Samantha Nelson is the kind of teacher who sees the learning in every problem – not only for her students, but also for herself.

A few months ago, when the New Mexico Public Education Department released results of its annual K-12 standardized assessment, she was among the first of many teachers to request detailed data reports.

“As soon as I get the reports, I’m looking at them, analyzing them, and I begin thinking about how I’m going to adjust instruction,” she says. “It helps me.”

Esperanza Elementary is situated in central San Juan County, in the state’s northwest corner near the quadripoint where the states of Arizona, Colorado, New Mexico and Utah meet. More than 60 percent of the county’s geographic area is within Native American reservations. Esperanza is one of the most diverse public elementary schools in the state: 75 percent of Ms. Nelson’s 4th grade students come from low-income families; half are Hispanic; a third are Native American. Many are English Language Learners.

Given all the social, economic, and language challenges, Esperanza might seem an unlikely place to find an enthusiastic proponent of rigorous assessments. Yet Ms. Nelson doesn’t view summative assessments as punitive; instead she considers them an invaluable support resource.

“I need to know if something is not working,” says Ms. Nelson, who explains that the detailed reports help her pinpoint areas where she needs to change her approach to teaching. “The reports tell me where kids are learning by standards. If I see lack of proficiency in a specific area, for example, in reasoning ability, I immediately begin thinking about how I’m going to adjust instruction. It helps me guide my teaching and planning.”

New Mexico administers the PARCC assessment, one of several high-quality, summative assessments comprised of content drawn from an expansive, state-created test item bank managed by New Meridian.

Many of the arguments against so-called high-stakes testing are familiar to Ms. Nelson, although she doesn’t subscribe to them. “Assessments are a necessary component of education because if you don’t know where kids are at, you don’t know where to focus your efforts,” she insists.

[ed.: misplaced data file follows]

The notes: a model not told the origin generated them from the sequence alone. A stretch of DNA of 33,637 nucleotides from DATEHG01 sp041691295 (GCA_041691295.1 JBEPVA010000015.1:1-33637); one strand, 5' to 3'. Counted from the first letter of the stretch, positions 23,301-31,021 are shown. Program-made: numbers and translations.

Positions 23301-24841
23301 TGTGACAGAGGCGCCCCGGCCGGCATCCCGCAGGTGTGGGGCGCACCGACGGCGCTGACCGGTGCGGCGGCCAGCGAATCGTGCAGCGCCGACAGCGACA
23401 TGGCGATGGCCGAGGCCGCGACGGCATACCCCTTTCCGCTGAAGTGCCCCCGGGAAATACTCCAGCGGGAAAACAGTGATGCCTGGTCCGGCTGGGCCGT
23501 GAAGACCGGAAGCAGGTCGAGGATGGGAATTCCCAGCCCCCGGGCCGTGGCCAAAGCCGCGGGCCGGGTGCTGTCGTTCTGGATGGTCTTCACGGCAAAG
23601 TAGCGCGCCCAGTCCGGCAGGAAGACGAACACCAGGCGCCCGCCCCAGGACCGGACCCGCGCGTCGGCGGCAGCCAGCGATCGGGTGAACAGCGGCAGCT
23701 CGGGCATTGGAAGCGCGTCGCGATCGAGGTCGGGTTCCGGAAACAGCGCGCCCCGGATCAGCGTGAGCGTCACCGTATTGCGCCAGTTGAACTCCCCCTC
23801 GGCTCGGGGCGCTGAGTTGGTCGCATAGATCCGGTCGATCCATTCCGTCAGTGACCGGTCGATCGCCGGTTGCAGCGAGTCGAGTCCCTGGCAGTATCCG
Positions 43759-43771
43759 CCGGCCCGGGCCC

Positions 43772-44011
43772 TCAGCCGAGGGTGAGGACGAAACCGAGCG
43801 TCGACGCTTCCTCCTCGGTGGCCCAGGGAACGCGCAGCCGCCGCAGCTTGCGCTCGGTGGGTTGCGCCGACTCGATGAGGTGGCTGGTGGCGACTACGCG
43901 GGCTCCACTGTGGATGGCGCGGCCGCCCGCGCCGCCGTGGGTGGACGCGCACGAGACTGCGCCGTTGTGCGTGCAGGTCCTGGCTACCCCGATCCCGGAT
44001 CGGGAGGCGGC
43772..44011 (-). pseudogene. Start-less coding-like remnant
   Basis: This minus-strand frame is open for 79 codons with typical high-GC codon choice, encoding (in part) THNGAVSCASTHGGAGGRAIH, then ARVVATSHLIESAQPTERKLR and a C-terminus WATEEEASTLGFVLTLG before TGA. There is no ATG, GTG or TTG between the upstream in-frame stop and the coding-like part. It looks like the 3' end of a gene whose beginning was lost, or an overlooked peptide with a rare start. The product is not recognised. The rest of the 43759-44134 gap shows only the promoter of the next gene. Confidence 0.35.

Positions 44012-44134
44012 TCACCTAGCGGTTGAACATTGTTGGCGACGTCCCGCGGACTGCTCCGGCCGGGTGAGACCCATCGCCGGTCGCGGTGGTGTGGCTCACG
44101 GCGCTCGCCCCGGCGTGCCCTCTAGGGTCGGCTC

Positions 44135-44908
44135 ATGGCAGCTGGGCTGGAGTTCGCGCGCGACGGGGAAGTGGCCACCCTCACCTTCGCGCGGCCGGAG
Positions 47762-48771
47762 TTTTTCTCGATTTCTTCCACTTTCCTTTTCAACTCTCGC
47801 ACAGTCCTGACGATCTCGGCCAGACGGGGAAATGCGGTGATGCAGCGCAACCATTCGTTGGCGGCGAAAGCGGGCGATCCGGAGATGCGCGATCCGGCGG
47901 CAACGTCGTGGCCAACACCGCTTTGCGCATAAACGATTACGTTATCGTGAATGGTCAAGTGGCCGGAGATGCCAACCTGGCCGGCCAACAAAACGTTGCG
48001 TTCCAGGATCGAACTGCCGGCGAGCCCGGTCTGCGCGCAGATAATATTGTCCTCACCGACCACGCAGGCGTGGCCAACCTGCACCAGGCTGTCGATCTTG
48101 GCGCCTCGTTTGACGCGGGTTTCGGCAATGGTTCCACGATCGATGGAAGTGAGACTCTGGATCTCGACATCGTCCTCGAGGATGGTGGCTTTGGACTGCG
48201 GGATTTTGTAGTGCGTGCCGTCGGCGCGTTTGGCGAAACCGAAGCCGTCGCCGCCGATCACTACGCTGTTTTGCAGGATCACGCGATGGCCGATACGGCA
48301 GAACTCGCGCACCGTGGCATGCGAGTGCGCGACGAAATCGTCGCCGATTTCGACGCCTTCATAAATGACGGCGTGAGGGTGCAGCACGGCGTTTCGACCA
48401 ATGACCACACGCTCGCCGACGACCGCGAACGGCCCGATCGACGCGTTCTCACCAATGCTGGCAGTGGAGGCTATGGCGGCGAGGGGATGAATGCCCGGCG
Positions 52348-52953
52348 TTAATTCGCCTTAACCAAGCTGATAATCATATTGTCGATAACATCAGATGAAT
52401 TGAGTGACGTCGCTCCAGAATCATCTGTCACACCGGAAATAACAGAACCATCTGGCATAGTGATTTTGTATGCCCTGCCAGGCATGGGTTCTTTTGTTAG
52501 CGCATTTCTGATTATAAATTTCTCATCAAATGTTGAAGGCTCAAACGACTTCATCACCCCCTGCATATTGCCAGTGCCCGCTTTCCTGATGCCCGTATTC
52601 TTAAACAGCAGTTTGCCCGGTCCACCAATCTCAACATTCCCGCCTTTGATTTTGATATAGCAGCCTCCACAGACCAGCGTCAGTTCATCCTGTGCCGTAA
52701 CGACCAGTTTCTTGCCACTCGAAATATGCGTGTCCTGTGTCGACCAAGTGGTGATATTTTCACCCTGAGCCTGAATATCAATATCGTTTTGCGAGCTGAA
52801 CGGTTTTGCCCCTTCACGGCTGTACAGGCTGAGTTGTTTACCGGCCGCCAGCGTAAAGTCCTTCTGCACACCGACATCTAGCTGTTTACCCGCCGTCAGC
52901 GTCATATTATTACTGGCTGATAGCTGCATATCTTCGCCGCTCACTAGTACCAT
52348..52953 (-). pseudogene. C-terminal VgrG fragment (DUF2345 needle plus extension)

But what about the notion that standardized tests create a perverse incentive for teachers to teach to the test, in effect making test scores more important than the process of learning?

“I don’t know what’s going to be on the test, so I teach to my standards,” says Ms. Nelson. “My district has gone through the process of unpacking the [New Mexico state academic] standards and breaking them down into topic skills. When I go beyond the surface and provide them with a deep content understanding, they will do well on any rigorous test because they fundamentally know the material.”

“My kids say, ‘This was really easy. You’ve asked us questions that are way harder than this’,” says Ms. Nelson, beaming with pride.

Esperanza Elementary last year placed in the top 30 percent of all schools in New Mexico for overall test scores. Students at Esperanza are making more academic progress from one grade to the next compared to their peers in other schools in the state.

Esperanza’s success is due to dedicated teachers like Ms. Nelson who set high standards for every student, and use high-quality assessment data to help them reach those standards.

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